Saturday, January 29, 2011

January Round-Up

There's just two more days of this month and the "sitting challenge," before we move on to a whole new Daily Practice. I'd love to hear from those of you who had committed to sitting every day as to how it went. What kind of resistances did you find? Were you able to begin again if you missed a day or two or three? What keeps you from sitting when it's something you want to do?

I'll be posting a new practice for February tomorrow morning, but I do hope that you will continue to sit every day. And remember, consistency is perhaps more important than the quantity of time you put in. While it seems that for most of us, a good solid 15 - 20 minutes is a good minimum for touching the stillness that is possible to touch in sitting practice, it is still better to sit every day for five minutes than for one or two or three times a week for an hour.

Thank you for practicing!

frank jude


  1. in these winter months i have shifted my night time routine, turning off the telly much earlier and sitting. i have been taking part in deepak chopra's 21 day meditation sit before i sit for longer. deepak's meditations are not meditations as i am used to, they seem to me more along the lines of a spa like relaxation with a lot of words and a lot of cheesy music. this is supposed to be an introduction to meditation and their 'version' of mindfulness is about being aware of everything, sounds, feelings, mental thoughts, it's an interesting 'take' on mindfulness. i sit for their meditation and then sit for my still meditation. There are some nights when i get caught up in my mind and what ifs and what will be and things that have happened during the day, which usually have caused me annoyances (why is it never the good things i ruminate on?) and then there are the meditations that i am present with my breath, i feel more of an energy flow and notice subtle shifts in my body and in my mind and there is less of the shifting mind and tangents.. i feel more at ease more distanced from things, not distanced but less attached less emotional, less quick to respond to things,
    i am still using the gatas before bed and when waking up and the drinking water gata all of which 'remind' me to be more aware.

    at work one of my jobs it to wash the forks, knives and spoons and cups of my 14 children I LOVE this opportunity to be with each utensil, to be in the moment and wash each item as if it were a baby

    of course there are moments when i get caught up in my annoyances with other people, and i get stuck in the future, and find myself quick to anger, but i have noticed this practice has given me pause in life

    i have also been reading and re reading and re re reading the chapters in freeing the body freeing the mind and as i read your commentary and other people's questions i notice how i tend to think less of myself for not having the same questions, or not 'getting' the points made by your frank or by others. i tend to think of myself as 'the dumb blonde' (though i am not blonde and this is a term i use a lot about myself) who sees things on the superficial level... why do i jump to berating myself? why do i expect myself to know what frank knows? we are different humans and we all have things we know more about and this is why i joined this sangha... i can say for sure this journey has opened up my life on so many levels. all of which i am thankful for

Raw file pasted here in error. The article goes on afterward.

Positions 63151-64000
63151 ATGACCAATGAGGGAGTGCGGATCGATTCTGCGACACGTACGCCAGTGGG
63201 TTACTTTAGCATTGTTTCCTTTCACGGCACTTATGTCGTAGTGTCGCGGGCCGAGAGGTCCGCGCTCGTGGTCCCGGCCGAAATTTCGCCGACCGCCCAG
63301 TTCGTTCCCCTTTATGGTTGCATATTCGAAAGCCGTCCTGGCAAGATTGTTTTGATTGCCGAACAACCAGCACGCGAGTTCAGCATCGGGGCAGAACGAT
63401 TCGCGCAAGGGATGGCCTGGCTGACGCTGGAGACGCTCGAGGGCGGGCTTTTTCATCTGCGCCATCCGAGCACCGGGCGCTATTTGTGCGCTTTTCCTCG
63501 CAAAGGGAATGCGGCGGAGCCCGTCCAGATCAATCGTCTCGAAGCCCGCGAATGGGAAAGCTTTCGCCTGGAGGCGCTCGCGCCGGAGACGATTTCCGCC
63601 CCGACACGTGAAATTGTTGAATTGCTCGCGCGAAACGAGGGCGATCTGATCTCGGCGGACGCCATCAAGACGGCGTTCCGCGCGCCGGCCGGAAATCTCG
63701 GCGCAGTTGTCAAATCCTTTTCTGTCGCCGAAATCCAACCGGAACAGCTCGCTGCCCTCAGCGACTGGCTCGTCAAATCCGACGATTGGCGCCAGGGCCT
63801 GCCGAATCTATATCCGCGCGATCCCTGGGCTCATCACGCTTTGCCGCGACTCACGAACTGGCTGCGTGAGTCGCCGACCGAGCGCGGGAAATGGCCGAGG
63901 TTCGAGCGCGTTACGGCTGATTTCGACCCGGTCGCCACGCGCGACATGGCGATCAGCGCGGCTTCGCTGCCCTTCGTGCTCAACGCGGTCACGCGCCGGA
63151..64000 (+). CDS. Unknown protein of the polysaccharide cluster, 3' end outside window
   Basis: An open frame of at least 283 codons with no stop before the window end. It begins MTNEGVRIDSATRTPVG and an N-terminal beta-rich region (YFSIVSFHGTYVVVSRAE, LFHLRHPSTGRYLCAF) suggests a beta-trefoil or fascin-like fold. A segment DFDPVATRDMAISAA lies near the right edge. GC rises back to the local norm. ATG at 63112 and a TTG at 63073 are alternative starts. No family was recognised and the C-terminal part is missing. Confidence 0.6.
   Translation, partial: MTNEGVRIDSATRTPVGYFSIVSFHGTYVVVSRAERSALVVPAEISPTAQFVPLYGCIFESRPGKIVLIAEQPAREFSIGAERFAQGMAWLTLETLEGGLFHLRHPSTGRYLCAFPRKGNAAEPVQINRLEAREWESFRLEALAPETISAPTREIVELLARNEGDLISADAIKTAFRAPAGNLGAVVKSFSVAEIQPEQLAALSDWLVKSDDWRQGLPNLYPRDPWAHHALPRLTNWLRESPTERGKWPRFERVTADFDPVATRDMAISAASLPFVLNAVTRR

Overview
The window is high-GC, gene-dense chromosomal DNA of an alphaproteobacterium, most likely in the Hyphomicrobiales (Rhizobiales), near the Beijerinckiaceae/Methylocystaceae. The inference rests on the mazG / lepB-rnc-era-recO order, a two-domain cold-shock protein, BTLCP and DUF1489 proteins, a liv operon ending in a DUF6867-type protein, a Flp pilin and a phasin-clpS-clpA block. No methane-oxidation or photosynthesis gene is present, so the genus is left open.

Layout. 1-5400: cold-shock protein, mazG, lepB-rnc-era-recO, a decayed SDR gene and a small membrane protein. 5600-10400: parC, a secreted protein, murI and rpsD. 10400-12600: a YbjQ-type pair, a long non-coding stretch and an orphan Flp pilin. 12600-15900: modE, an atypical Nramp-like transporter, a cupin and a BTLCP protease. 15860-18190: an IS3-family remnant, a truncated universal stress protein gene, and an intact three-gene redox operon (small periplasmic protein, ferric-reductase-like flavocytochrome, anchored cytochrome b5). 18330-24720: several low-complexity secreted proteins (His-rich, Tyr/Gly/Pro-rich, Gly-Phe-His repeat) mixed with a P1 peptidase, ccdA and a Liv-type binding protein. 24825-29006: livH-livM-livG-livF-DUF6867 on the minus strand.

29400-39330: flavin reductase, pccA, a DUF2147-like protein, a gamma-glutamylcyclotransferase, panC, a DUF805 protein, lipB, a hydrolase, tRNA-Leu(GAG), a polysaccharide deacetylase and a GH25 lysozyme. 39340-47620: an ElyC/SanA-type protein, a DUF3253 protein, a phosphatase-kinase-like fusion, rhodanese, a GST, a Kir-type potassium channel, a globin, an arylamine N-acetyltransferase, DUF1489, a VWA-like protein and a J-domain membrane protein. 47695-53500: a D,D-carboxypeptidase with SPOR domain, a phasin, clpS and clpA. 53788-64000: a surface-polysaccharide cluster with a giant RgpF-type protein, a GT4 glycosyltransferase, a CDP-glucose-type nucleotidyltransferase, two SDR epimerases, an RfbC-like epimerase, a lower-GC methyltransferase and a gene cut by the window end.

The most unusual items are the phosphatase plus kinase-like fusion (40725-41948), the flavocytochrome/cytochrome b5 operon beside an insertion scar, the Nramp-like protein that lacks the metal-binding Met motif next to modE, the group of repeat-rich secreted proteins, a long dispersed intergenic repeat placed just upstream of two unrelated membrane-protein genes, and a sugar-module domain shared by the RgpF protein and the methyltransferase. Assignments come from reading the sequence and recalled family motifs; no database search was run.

2. Interesting how much more I can follow through on a commitment when it's made not just to myself. For example, I'm much more likely to work out if I join a gym than just practice at home. I have found with surprise that I have developed a habit of daily sitting meditation! I do so in the open space of my living room before the others in our home awaken, and I have found myself agitated when I'm almost "done" but I hear stirrings in the house. Good yeast for the practice.

    I've also met a new "friend" through my morning practice: the air traffic controller. In my workday I teach elementary school, and so am habituated to nearly constant decision-making, analyzing, etc. What I've begun to notice during practice is the tendency to slip into problem-solving mode. Or, I'll have what feels deceptively like a "really great idea" followed by the urge to get up and write it down before it evaporates. All really interesting.

  3. Sam,

    Your opening sentence resounds with something I often speak about: in Buddhism we call it "Vow Power." I may have the desire to commit to something, but if I keep it to myself, I am less likely to actually follow through than if I tell even just one person (such as my wife!).

    And, that 'air traffic controller?' I think I know him too!

    Thanks for sharing your comments!

  4. I can relate to both Sara and Sam here. Sometimes I just don't know what to say to the ideas expressed in the book and by Frank and other posters. And I get impatient to understand more fully. This is so much like learning a new language...all the nuances of words and meanings.
    And I committed to a daily sit when I first took the Mindfulness Yoga class in the fall. Of course I've missed a day here and there.
    Usually if I miss it's because I slept in. I rarely get to sleep in - maybe once a month. And so if I get up too late and the house is already going then I figure no way can I find stillness :-)
    I too like to sit in the living room and I used to get a bit irritated when the family got up earlier than usual. But now I've gotten a lot more relaxed about it. Sometimes the cat sits with me and lately, if I'm really fortunate my 10 year old son joins me for 10 minutes of the sit.
    I too also slip into the problem solving mode too often. And it is tempting to let that thought train run because truly i've come up with some pretty good solutions while sitting. And sometimes some creative ideas just seem to pop up out of nowhere. How can I just let those go??! lol